In a Time of Universal Deceit, Telling the Truth is Revolutionary.
Tuesday, January 25, 2022

All politics is national

All politics is national in the 2006 midterm elections, with both parties willing to put aside deeply held views over war, taxes and more in the surpassing struggle for control of the House and Senate.

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Plame, Wilson sue Armitage over identity leak

Former covert CIA operative Valerie Plame and her husband sued Richard Armitage, the former deputy secretary of state Richard Armitage, on Wednesday for disclosing her identity after her husband criticized the Bush administration.

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George W. Bush: Phony warrior

By PAUL C. CAMPOS

Of all the phony political images that have bombarded us in the five years since al Qaeda terrorists struck the United States, the phoniest of all remains the sight of George W. Bush donning a fighter pilot’s uniform and landing on the deck of an aircraft carrier to proclaim "Mission Accomplished" in Iraq.

The point of that little stunt was to send the visual message that Bush was the strong leader that America needed to triumph in a war against our enemies. As a piece of propaganda, it was fabulously successful. If the goal of propaganda is to make black seem white, then the fact the Bush administration still emphasizes this message is a tribute to the administration’s ongoing triumph in its propagandistic war against reality.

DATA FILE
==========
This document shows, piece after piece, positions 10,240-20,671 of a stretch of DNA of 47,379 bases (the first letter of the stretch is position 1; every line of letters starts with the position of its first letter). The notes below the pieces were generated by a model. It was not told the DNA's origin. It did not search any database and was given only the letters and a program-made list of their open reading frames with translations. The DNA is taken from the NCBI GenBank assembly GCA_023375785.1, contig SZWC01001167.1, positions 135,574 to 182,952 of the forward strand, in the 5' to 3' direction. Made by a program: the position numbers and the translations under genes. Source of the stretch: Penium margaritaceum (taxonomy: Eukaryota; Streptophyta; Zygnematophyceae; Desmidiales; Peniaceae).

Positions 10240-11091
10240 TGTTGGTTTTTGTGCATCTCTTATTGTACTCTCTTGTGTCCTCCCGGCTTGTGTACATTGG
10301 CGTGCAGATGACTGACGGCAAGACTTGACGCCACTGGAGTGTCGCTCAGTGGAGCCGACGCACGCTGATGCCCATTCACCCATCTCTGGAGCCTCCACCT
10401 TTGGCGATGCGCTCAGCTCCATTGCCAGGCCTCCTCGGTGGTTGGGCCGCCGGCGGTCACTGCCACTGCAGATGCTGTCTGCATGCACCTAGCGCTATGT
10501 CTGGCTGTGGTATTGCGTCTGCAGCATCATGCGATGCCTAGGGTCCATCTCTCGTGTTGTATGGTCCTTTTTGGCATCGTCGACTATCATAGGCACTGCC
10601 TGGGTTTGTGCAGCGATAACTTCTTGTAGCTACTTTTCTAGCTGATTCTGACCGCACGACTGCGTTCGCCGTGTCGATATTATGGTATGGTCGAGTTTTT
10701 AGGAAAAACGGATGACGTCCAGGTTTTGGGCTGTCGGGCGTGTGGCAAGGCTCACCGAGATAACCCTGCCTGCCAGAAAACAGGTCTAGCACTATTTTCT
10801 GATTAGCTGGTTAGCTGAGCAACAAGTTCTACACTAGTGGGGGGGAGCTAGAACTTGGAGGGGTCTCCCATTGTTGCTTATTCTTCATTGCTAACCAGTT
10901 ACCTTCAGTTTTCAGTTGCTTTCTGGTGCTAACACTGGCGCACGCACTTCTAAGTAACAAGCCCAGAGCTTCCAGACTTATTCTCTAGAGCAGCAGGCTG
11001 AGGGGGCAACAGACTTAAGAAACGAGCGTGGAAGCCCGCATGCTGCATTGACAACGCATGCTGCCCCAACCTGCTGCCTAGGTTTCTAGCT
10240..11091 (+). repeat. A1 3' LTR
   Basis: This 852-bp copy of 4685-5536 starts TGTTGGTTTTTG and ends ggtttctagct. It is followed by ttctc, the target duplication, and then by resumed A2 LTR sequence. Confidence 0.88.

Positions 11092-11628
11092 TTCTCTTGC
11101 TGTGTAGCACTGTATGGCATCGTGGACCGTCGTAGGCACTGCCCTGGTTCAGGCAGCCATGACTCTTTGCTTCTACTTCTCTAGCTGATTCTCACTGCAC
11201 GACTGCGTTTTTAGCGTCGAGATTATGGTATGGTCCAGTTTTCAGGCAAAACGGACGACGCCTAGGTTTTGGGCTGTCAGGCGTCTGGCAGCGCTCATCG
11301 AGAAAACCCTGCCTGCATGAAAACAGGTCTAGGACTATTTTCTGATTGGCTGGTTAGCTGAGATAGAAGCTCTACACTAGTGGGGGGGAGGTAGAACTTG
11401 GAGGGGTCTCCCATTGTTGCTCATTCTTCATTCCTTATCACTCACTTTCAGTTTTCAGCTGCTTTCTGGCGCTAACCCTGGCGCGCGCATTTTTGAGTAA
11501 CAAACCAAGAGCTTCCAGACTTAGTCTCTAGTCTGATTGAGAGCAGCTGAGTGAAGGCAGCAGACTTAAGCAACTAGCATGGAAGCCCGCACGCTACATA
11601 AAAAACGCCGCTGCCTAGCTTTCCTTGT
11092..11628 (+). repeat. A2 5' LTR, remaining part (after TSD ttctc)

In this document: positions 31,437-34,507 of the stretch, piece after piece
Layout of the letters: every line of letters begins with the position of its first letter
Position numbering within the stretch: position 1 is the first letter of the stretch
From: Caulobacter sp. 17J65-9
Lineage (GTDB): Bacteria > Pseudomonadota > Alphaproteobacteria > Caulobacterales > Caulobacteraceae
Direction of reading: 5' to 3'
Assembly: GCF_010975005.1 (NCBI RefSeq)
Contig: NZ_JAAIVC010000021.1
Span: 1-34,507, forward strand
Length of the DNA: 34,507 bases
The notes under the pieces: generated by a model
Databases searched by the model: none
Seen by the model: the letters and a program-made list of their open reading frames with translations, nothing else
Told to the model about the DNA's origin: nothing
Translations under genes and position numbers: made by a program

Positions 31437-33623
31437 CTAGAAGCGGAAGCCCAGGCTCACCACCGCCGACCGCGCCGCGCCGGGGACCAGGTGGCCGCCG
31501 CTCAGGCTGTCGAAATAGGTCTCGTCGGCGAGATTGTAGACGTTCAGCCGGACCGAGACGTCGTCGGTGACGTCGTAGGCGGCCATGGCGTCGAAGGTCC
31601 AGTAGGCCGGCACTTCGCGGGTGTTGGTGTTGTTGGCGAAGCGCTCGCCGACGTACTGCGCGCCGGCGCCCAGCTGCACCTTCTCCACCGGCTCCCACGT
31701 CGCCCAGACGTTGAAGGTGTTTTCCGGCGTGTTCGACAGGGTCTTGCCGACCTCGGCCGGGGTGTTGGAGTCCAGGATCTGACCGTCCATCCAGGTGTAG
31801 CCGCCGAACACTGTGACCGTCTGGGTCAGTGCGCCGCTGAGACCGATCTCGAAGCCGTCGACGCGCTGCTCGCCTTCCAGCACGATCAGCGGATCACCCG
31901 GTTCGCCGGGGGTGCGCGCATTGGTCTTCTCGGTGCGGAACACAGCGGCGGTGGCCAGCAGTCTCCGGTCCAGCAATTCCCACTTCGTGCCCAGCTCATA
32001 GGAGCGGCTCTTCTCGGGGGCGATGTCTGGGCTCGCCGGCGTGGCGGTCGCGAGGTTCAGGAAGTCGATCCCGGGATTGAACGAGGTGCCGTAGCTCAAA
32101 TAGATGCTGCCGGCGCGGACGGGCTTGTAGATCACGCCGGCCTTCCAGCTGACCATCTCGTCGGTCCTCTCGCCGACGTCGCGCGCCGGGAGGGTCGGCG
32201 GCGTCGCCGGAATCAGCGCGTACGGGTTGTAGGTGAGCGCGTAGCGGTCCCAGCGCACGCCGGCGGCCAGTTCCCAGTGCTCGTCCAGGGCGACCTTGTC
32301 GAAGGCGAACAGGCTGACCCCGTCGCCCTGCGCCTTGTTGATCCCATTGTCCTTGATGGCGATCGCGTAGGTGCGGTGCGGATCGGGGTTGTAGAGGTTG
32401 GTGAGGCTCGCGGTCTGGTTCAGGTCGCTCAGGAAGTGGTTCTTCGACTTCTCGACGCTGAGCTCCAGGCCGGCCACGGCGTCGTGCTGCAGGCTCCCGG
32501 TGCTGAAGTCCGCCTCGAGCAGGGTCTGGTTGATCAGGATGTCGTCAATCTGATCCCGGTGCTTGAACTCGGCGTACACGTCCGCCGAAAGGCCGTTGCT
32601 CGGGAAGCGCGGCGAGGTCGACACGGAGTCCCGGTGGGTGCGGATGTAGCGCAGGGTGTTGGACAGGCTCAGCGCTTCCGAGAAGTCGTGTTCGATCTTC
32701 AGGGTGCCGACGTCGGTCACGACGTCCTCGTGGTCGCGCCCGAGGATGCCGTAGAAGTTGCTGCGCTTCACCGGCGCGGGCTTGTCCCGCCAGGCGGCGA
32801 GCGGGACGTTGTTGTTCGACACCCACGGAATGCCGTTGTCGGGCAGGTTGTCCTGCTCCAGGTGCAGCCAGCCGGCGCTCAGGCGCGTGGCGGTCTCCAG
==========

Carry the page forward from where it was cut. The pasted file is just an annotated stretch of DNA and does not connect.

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New GOP campaign tactic: Reveal who’s behind the pork

By MARGARET TALEV
McClatchy Newspapers

The Republican-led House of Representatives will vote this week on two measures that could help reveal who’s behind billions of dollars in pork-barrel spending each year.

That could help Republicans appeal to fiscally conservative voters who are frustrated by Congress’s runaway spending and threatening to stay home from the polls in November.

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Apologies? We don’t need no stinkin’ apologies

By MARTIN SCHRAM

In the category of how Washington really works — and often doesn’t — it is important to note just how often the smartest and most experienced players and observers seem to lose sight of how and why things really happen in the capital city.

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